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classification
Title: Numeric Literals vs string "1_1" on input int() or float() or literal_eval
Type: behavior Stage: resolved
Components: Versions: Python 3.9, Python 3.8, Python 3.7, Python 3.6
process
Status: closed Resolution: rejected
Dependencies: Superseder:
Assigned To: Nosy List: mark.dickinson, rhettinger, serhiy.storchaka, zd nex
Priority: normal Keywords:

Created on 2020-03-13 17:08 by zd nex, last changed 2022-04-11 14:59 by admin. This issue is now closed.

Messages (4)
msg364112 - (view) Author: zd nex (zd nex) Date: 2020-03-13 17:08
So currently if python code contains 1_1 it is handled as number 11. When user uses int("1_1") it also creates 11 and when ast.literal_eval is used it is also created instead of string. How can user get SyntaxError input on int or literal_eval with obviously wrong input (some keyboards have . next to _) like int(input()) in REPL? In python2.7 this was checked, but now even string is handled as number. Is there some reason? 

I understand reasoning behind PEP515, that int(1_1) can create 11, but why int("1_1") creates it also? Previously users used literal_eval for safe check of values, but now user can put 1_1 and it is transferred as number. Is there some plan to be able control behavior of these functions? I was now with some students, which used python2.7 and they find it also confusing. Most funny thing is that when they do same thing in JavaScript parseInt("1_1") they get 1, in old python this was error and now we give them 11. 

I would suggest that it would be possible to strictly check strings, as it was in old Python2.7. This way user would be able to use _ in code to arrange numbers, but it would also allow checks on wrong inputs of users which were meant something else, for example if you use it in try/except in console.
msg364115 - (view) Author: Raymond Hettinger (rhettinger) * (Python committer) Date: 2020-03-13 18:17
I prefer what we have now.  The language is consistent across script input, int(), and literal_eval().  

In my courses, I haven't encountered any issues with Python allowing "1_1".  The actual problem my learners encounter is the need to strip commas from input.
msg364117 - (view) Author: Serhiy Storchaka (serhiy.storchaka) * (Python committer) Date: 2020-03-13 18:29
You can validate the input before using it.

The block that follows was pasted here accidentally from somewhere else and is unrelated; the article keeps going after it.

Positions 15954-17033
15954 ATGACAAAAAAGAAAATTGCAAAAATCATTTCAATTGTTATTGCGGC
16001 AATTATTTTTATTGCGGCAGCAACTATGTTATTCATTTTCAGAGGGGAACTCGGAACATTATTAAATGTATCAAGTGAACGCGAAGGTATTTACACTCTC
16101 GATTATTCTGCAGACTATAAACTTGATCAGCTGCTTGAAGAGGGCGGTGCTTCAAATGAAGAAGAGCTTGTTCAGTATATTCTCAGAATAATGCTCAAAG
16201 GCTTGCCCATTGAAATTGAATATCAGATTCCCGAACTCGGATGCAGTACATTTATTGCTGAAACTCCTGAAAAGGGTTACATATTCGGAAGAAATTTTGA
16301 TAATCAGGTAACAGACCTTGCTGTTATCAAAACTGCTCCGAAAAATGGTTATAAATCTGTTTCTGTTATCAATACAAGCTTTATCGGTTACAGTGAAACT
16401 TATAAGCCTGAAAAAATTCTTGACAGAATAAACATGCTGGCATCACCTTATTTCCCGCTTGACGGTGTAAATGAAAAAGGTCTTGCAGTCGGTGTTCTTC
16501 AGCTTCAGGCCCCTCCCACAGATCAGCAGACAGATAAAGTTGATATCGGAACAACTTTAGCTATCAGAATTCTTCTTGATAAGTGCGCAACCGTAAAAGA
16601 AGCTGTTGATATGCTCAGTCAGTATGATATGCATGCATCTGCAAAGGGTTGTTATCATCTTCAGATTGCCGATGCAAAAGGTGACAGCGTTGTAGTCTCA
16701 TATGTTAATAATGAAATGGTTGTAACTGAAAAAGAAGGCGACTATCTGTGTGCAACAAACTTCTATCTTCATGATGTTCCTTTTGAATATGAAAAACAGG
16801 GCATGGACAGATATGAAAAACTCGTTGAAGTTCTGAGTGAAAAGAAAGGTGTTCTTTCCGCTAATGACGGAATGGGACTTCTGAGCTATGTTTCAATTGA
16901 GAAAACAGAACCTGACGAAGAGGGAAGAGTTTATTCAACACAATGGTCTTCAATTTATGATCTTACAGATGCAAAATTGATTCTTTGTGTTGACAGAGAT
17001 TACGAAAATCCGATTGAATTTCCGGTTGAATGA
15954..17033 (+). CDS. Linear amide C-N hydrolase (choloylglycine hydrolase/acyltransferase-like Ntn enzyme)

if '_' in s: raise ValueError

or

    if not re.fullmatch('[0-9]+', s): raise ValueError

Do you want to accept "۱۲۳۴" or "       12       "? If not then validate the input before using int().

Also, do not use ast.literal_eval() with untrusted input without validation. It is not a "safe eval" and may even crash the interpreter.
msg364149 - (view) Author: Mark Dickinson (mark.dickinson) * (Python committer) Date: 2020-03-14 10:41
[Raymond]

> I prefer what we have now.  The language is consistent [...]

Agreed. I don't see value in having two different sets of rules, one for numeric literals and one for explicit str-to-int conversions. And if we *were* to adopt a different set of rules for str-to-int conversions, what would those rules be? There are a lot of fairly arbitrary choices to make (whitespace before/after/between sign and digits, digit sets, leading zeros, characters permitted as signs, permissible digit separators).
The decision would be easier if there were a widespread standard that could help us choose a particular ruleset, but I'm not aware of any such standard.

Much cleaner and simpler to have the rules for str-to-int match those for numeric literal parsing. (And similarly for floats.)

[zd nex]
> I would suggest that it would be possible to strictly check strings [...]

As Serhiy pointed out, it already is possible, in a variety of ways. If you're arguing for something like `int("+123", strict=True)`, you'd need to say exactly what "strict=True" should mean, make a case that your particular choice is sufficiently standard and useful to others to make it worth adding to core Python, consider how it would interact with the "base" argument, and a whole lot more. If you want to take that forward, I think that's something you'd need to bring up on the python-ideas mailing list for further discussion. I'll close here.
History
Date User Action Args
2022-04-11 14:59:28adminsetgithub: 84137
2020-03-14 10:41:48mark.dickinsonsetstatus: open -> closed

nosy: + mark.dickinson
messages: + msg364149

resolution: rejected
stage: resolved
2020-03-13 18:29:31serhiy.storchakasetnosy: + serhiy.storchaka
messages: + msg364117
2020-03-13 18:17:26rhettingersetnosy: + rhettinger
messages: + msg364115
2020-03-13 17:08:02zd nexcreate